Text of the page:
“Science and religion can provide solutions to poverty and injustice.” This was the theme of the 3rd International Conference on Sustainable Alternatives for Poverty Reduction and Ecological Justice (SAPREJ) in Kampala, Uganda, on 4-7 April. The conference was organized by the Kyambogo University and the World Council of Churches (WCC) economic and ecological justice programme.
Dr Louk Andrianos is WCC consultant for care of creation, sustainability and climate justice. He is also the international chair and founder of the SAPREJ initiative, which has brought hope and shared knowledge on alleviating poverty and bringing ecological justice on local and international levels.
The SAPREJ conference engages multidisciplinary and ecumenical dialogues on key social, economic and ecological concerns from a variety of perspectives. It is a blend of learning and discussion, while sharing the perspectives of local communities and attending to the physical and cultural beauty of the hosting country.
After welcome addresses by members of the SAPREJ steering committee, David Zac Niringiye, a retired assistant bishop from the Anglican Church of Uganda, opened the conference and emphasized the importance of collaboration between religion and (political) science in tackling poverty and injustice. He pointed out that 67% of the population of Uganda lives in poverty and more than 70% of Ugandan youth are jobless. Corruption is among the worst causes of poverty and ecological injustice in Uganda but some churches remain passive or even collaborate with the corrupted system, said Niringiye. Highlighting his “Black Monday” movement against corruption, he denounced as monsters those who foster corruption and steal from the lives of the poor because of personal or corporate greed.
More than 100 participants from Africa, Europe, North Americas, the Middle East and Asia attended the conference. Forty-eight talks were presented and many students from the faculty of education and development studies of the Kyambogo University were able to follow all the presentations without fees, thanks to WCC funds. “We are grateful for WCC help because it is a lifetime chance for us to interact and discuss with international scholars,” said Tusubira Mathelo, a student at Kyambogo University.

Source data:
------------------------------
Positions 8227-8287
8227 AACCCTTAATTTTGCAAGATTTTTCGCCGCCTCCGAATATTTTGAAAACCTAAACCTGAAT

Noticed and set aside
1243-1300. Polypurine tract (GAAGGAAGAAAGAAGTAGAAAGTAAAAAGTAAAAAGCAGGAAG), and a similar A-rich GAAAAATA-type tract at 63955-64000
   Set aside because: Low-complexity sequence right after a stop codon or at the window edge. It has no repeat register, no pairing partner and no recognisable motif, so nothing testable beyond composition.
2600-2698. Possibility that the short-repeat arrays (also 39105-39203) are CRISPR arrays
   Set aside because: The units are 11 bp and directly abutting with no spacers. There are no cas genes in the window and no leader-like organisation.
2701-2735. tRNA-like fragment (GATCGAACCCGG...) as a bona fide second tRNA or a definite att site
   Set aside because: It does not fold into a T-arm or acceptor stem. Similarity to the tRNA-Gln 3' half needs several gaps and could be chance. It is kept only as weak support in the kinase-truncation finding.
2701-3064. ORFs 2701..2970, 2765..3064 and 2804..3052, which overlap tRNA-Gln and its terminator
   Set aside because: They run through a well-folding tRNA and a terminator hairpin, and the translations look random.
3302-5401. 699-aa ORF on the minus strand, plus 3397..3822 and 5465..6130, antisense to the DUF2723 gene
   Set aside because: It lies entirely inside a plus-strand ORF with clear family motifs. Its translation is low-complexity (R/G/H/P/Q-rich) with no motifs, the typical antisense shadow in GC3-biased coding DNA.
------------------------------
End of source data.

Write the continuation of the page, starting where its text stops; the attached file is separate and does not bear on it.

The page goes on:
Rev. Dr Grace Lubaale, lecturer at Kyambogo University, noted that this is the first time that the term “ecological justice” has been so largely discussed among the general public in Uganda.
Prof. Diana Woodcock, originally from the USA but teaching at Virginia Commonwealth University in Qatar, offered an “eco-poetry reading,” entitled “Leaning into the Light—Poets and Prophets Illuminating the Way.” Participants then discussed topics such as economical ethics; eco-theology; poverty; climate change; sustainable policy; production, distribution and consumption patterns; food science and biodiversity conservation; permaculture and case studies.
They discussed critical questions such as: Can Christianity provide an ethical framework for land grabbing in Africa? Can biotechnology help poverty reduction and eco-justice in Africa? Dr Jim Chou, from Taiwan, brought Western theology and Eastern wisdom together to illuminate eco-justice issues. He cited Jesus calling: “Go into all the world and preach the gospel to all creation” (Mark 16:15) and some Chinese cultural wisdom stating that “Too much is as bad as less.”
Prof. Lesya Sabada, from the University of Saskatchewan, Canada, talked about religious peace building, noting: ”Faith brings profound social responsibility and the mandate to work for justice in society.”
At the end of the conference, a common declaration was elaborated to raise the voices of the poor and the “wounded” nature of Uganda, hoping for salvation and peace.